2021 MBAs To Watch: Sarah Izzo, Duke University (Fuqua)

Sarah Izzo

Duke University, Fuqua School of Business

Jessica Day meets Josh Lyman. Passionate, optimistic eager for change, and always dancing.”

Hometown: Sharon, Massachusetts

Fun fact about yourself: My friends and family call me a lyric genius. I learn and memorize the lyrics to almost any song I hear more than once and can probably sing along to any hit song from the year 2000 to present.

Undergraduate School and Degree: Hamilton College, B.A., Neuroscience

Where was the last place you worked before enrolling in business school? Fletcher Spaght, as a Senior Healthcare Analyst

Where did you intern during the summer of 2020? Vertex Pharmaceuticals – Boston, MA

Where will you be working after graduation? Vertex Pharmaceuticals, Manager in Patient Services

Community Work and Leadership Roles in Business School: I was elected to be co-president of Fuqua’s MBA Association (our form of student government), alongside my trusted partner and friend, Mike Treiser. Our role traditionally involves two main functions: (1) overseeing operations and budget for our 11-person cabinet and sub-cabinet, as well as the roughly 50 professional, affinity and social organizations; and (2), serving as an advocate for student issues with the administration, offering the student perspective whenever applicable. With the advent of COVID-19, I’ve also represented Fuqua on the Duke COVID-19 Student Task Force, where we advised the Provost’s office on a range of issues, including COVID-19 student policies and surveillance testing operations. Serving as an advocate for hundreds of students during such a tumultuous time was extremely tough. We had to balance a range of perspectives and opinions, but I am grateful for the opportunity to be in a position to champion the priorities of my peers.

I have also served as an MBA Associate with the Duke Angel Network since fall of my first year. This is an organization that connects Duke-affiliated startups with Duke-affiliated angel investors. Being able to play a role in offering budding entrepreneurs access to funding for their innovative ideas has been incredibly rewarding.

Lastly, something I have become involved with in my last semester is volunteering several times a week at the Duke Health vaccine clinics. Providing a friendly, (half-covered) face to patients coming in to receive their vaccines has given me a feeling that there is a light at the end of this pandemic tunnel. It has also been a great way to give back to the local community, which has undoubtedly suffered greatly at the hands of this pandemic.

Which academic or extracurricular achievement are you most proud of during business school? I’m extremely proud of my involvement with Duke’s COVID Task Force and what we’ve been able to achieve in coordination with university administrators and health professionals. The past few months have not been without challenges, but we’ve worked to thwart outbreaks with widespread testing, contact tracing, and (most importantly) student buy-in. As a result, we’ve not just helped protect our community and Durham at-large, but also maintained almost consistent access to the building and many in-person classes offerings since the fall.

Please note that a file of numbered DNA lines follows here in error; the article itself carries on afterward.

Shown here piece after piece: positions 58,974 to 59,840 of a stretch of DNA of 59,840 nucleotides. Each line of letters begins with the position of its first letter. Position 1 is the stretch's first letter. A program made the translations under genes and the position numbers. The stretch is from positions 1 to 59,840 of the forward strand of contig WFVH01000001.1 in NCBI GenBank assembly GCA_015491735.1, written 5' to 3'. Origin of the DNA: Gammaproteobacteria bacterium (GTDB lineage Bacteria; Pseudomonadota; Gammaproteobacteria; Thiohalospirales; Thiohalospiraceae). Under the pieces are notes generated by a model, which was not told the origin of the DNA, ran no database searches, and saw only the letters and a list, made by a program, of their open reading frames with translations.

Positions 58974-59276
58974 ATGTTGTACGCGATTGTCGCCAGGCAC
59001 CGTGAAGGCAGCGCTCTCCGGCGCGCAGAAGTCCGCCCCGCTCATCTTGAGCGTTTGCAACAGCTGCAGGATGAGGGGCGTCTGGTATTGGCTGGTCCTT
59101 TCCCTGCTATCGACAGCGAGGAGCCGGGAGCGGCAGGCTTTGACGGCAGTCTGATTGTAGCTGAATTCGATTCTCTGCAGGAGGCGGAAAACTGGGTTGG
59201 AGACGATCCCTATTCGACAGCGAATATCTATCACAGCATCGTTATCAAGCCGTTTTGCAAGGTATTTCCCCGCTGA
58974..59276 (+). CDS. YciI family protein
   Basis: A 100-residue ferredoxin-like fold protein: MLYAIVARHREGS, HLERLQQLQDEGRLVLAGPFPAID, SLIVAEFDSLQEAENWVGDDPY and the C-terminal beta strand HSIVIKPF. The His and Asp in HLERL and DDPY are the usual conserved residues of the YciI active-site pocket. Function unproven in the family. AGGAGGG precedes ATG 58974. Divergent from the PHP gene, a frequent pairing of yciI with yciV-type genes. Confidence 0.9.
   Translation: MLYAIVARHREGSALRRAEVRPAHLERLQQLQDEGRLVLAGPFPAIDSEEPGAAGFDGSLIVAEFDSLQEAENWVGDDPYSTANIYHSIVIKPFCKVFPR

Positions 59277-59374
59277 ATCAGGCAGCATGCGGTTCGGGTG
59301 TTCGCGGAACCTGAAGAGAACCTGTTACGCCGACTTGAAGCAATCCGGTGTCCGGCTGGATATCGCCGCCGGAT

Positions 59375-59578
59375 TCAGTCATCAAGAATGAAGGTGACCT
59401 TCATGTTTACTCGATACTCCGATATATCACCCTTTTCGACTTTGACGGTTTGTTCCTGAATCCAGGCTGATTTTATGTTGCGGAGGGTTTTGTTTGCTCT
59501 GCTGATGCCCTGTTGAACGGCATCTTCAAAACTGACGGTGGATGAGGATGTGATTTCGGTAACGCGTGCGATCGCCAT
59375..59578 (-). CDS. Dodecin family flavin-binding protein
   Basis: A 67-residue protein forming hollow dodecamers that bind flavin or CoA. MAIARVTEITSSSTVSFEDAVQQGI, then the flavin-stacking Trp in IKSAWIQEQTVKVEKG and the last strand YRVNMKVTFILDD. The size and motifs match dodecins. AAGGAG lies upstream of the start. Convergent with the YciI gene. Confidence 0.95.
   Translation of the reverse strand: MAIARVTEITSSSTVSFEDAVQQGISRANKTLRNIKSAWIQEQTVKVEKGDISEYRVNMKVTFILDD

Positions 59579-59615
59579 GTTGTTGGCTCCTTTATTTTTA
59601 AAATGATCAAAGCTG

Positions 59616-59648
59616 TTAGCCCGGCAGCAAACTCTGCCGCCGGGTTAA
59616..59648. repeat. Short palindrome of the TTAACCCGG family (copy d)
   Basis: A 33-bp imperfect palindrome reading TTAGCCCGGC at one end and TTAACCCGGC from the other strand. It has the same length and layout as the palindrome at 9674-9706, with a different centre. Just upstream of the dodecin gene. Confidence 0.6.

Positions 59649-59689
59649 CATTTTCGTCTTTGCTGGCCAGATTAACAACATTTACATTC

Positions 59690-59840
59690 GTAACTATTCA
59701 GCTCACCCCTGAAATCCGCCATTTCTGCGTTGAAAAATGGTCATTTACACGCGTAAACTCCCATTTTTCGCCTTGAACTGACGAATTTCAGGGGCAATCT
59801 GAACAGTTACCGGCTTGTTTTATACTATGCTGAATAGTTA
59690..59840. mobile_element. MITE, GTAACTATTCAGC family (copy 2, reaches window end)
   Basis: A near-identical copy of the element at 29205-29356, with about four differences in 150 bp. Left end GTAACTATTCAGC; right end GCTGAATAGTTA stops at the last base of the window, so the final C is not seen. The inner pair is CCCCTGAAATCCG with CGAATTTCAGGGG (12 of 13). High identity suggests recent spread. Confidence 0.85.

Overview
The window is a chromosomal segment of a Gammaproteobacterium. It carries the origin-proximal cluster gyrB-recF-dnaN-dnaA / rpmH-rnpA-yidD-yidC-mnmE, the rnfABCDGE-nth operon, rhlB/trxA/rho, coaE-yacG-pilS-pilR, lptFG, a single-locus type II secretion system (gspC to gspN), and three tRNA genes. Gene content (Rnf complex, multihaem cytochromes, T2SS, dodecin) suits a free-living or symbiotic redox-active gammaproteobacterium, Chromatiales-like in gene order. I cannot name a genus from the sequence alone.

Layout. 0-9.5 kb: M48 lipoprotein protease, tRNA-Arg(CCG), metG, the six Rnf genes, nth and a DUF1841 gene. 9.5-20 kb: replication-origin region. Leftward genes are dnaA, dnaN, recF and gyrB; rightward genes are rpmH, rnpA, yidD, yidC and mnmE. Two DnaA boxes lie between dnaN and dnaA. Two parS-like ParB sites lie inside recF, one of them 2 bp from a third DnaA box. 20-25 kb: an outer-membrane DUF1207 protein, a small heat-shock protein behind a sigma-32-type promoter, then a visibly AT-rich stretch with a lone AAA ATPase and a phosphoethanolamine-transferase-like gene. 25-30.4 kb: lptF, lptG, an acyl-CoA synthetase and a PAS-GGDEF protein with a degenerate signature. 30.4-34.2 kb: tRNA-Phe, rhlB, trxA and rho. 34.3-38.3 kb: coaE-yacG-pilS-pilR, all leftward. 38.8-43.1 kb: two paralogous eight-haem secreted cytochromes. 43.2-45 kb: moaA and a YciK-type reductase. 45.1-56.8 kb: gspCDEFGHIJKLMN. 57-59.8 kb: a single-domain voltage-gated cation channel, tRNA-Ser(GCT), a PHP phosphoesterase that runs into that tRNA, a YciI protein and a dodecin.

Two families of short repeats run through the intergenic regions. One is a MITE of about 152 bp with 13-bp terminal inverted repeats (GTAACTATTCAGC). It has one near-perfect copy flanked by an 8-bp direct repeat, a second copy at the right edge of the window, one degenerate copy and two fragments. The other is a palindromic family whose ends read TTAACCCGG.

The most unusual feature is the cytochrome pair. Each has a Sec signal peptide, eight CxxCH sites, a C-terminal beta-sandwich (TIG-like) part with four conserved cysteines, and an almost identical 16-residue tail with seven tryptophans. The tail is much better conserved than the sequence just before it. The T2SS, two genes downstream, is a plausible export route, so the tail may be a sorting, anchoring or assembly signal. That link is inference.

Through my involvement, I’m proud of my efforts to present an unbiased view of the diverse, and sometimes conflicting, views of my classmates to decision makers across the university. As I don’t have final control over most decisions, my involvement has come with the price of sometimes having to deliver tough news that folks may not be happy with receiving. Though, in this role, I have learned that the goal isn’t to parrot back what folks want to hear, but rather be honest and transparent to both administrators and my student peers. I believe this has led to as trusting of a relationship as possible with all parties involved, a feat I wasn’t sure we could achieve when COVID first hit!

What achievement are you most proud of in your professional career? While working at The Advisory Board in healthcare research, I led a six-month research project assessing ways hospitals can address the opioid epidemic in their communities. The culminating playbook and online webinar became some of the most utilized resources the firm produced that year. More important than just the impact on our organization, we heard from dozens of health professionals about how the innovative recommendations on forming partnerships with providers, first-responders, and community organizations could result in hundreds of saved lives once implemented. There’s nothing better than working in healthcare and feeling like you’ve been able to significantly impact people’s lives. .

Why did you choose this business school? I distinctly remember sitting in an Uber on my way to the airport after visiting Fuqua’s annual Women’s Leadership Weekend. My face hurt from smiling and laughing so much those few days. I always feel at home in communities that empower and encourage individuals to connect through authentic relationships. I remember feeling like everyone was their genuine, vulnerable selves that weekend. I recall thinking to myself, “Sarah, if you are blessed with the opportunity of deciding on whether to attend Fuqua or not – don’t forget this feeling.” I never forgot that moment and coming to Fuqua was one of the easiest decisions I’ve ever made.